The Link Between Trauma and Addiction

There are many contributing factors to addiction, including genetics, environmental factors, and mental health. However, trauma can be one of the most significant factors in the development of addiction as the person uses drugs and alcohol to cope. Unresolved trauma can lead to numerous negative feelings of shame, guilt, depression, fear, anger, anxiety, and more.

Reliving the traumatic experience can also cause a person to seek comfort in anything that wipes the memories away, even temporarily. Therefore, the link between trauma and addiction is more complicated than you may think, and understanding this link is crucial to facilitate healing for those struggling. Here we will explore the link between trauma and addiction.

Explaining Trauma and Its Symptoms

Trauma is a person’s emotional reaction to a negative experience that compromises their safety, causes severe pain, or influences intense fear. Examples of a traumatic event may include ongoing abuse, military combat, natural disaster, car crash, or sexual assault. After a traumatic event passes, a person may feel shocked and live in denial.

Common trauma symptoms include anxiety, anger, confusion, feelings of hopelessness, dissociation, denial, guilt, and social withdrawal. Trauma can also cause long-term responses such as mood swings, flashbacks, physical symptoms, and problems within interpersonal relationships. Individuals that do not seek proper help for trauma will often search for self-soothing methods in other places, such as drugs and alcohol.

Does Trauma Lead To Addiction?

There have been numerous research studies conducted to understand the link between trauma and addiction. Therefore, while it is standard to think that trauma causes addiction, the truth is more complicated. Trauma is a risk factor that contributes to the development of addiction, but it does not cause the disorder. To understand this, it is crucial to dive deeper into trauma and addiction.

Studies have shown that substance use disorders (SUDs) are highly comorbid with post-traumatic stress disorder (PTSD). This is because drugs and alcohol are often used to soothe the effects of trauma or numb the person to escape their trauma. The more often a person uses drugs and alcohol and in larger quantities, the more likely they will develop an addiction because their brain becomes dependent on the substance in order to function.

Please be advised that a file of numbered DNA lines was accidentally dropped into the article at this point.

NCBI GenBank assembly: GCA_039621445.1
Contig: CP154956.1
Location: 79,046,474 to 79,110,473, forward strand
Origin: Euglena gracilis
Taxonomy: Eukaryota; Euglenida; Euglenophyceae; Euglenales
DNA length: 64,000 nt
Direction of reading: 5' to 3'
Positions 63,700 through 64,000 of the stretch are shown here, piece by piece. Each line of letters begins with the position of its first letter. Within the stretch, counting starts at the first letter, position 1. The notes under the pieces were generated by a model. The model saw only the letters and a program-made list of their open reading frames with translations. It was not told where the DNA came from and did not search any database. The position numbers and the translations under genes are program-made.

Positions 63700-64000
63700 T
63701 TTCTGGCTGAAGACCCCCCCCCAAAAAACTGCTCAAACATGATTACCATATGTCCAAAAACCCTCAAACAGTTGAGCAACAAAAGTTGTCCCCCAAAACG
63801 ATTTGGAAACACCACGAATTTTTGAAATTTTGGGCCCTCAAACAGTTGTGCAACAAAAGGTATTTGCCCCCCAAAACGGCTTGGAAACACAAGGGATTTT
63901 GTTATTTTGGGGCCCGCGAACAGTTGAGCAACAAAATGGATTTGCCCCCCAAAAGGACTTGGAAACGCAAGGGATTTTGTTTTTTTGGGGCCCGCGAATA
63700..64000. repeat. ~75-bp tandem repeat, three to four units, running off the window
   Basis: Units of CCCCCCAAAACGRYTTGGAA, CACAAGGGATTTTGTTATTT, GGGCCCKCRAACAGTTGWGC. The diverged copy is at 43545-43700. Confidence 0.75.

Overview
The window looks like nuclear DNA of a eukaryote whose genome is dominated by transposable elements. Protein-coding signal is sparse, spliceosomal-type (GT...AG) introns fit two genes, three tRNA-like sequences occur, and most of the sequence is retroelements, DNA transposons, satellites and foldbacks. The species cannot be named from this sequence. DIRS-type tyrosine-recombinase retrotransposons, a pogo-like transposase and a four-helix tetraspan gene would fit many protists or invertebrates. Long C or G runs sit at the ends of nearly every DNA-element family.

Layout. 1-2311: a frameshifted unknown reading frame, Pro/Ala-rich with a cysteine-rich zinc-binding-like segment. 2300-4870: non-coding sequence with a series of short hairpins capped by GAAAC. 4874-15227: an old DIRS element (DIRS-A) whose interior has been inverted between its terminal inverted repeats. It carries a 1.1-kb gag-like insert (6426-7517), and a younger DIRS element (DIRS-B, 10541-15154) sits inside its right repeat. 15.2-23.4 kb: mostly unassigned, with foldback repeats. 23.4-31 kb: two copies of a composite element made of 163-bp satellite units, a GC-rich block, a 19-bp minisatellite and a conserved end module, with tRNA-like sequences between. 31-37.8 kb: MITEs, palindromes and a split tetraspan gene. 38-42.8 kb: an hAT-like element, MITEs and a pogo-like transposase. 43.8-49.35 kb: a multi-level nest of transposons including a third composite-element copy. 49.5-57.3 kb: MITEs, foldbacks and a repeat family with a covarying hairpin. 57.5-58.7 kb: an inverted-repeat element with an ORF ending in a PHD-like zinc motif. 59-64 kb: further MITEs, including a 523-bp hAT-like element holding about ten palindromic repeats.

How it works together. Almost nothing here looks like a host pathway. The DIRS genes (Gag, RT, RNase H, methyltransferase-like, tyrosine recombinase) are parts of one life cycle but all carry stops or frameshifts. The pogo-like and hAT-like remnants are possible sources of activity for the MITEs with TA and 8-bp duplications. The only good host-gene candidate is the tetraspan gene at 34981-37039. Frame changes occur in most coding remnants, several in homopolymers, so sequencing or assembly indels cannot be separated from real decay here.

However, the environment also plays a significant role in the development of addiction. Being around people who use drugs and alcohol can significantly influence your decision to continue using drugs and alcohol. Therefore, trauma can impact addiction, but it is not the primary cause.

Can Addiction Cause Trauma?

On the other hand, it is vital to consider addiction’s role in a person’s trauma. There are arguments that a person that struggles with addiction may be in more harmful and dangerous situations that can be traumatic.

For example, a person struggling with heroin addiction may overdose and end up in the hospital. This experience can be significantly traumatizing, causing the person to cope with those memories by self-medicating with substances. Therefore, addiction and trauma can be a dangerous cycle that influences one another, wreaking havoc on a person’s life until they decide to seek treatment.

Treating Trauma and Addiction

When you are struggling with unresolved traumas and addiction, you may think that you are beyond healing. However, this could not be further from the truth. There are treatments available to address co-occurring trauma and substance use to help you find the tools for lasting recovery. Finding a treatment center that understands the complexities of co-occurring disorders is crucial because it can point you in the right direction of healing.

Trauma and addiction must be treated simultaneously to give the patient the best chance at long-term recovery. Often, various forms of therapy are used to address the underlying traumas of patients healing from addiction. Cognitive-behavioral therapy is commonly used because it helps a patient pinpoint negative thoughts and behaviors and replace them with healthy ones.

To treat addiction, patients must first undergo detox to flush their bodies of the toxins caused by long-term substance abuse. The detox period can be uncomfortable and challenging, but doing it at a specialized detox facility can make this process easier. After detox, patients begin the part of recovery that involves various therapies and experiential activities to give them the tools to succeed in recovery. This is where the trauma work comes in, and it is crucial to help prevent relapse in the future.

If you are ready to take the next step in your life and begin your recovery journey, seek help today. There is never a wrong time to seek treatment, and you deserve to live a happy, healthy life.

Trauma and addiction are intimately intertwined, impacting one another in various ways. This dangerous cycle can lead to worsened symptoms of each until the person decides to stop the cycle and seek treatment. There are multiple treatments available to treat trauma and addiction, and finding a facility that can point you in the right direction is crucial. At the Detox Center of Colorado, we do not treat trauma specifically, but we do help our clients address various mental health disorders, such as PTSD. If you are struggling with trauma alongside addiction, we can give you the tools you need to succeed in recovery and point you in the right direction for your next steps of care. We vow to provide our patients with comfortable, comprehensive care that gives them the best chance at successful recovery. To start your healing journey today and learn more about our program, give us a call at (303) 952-5035.

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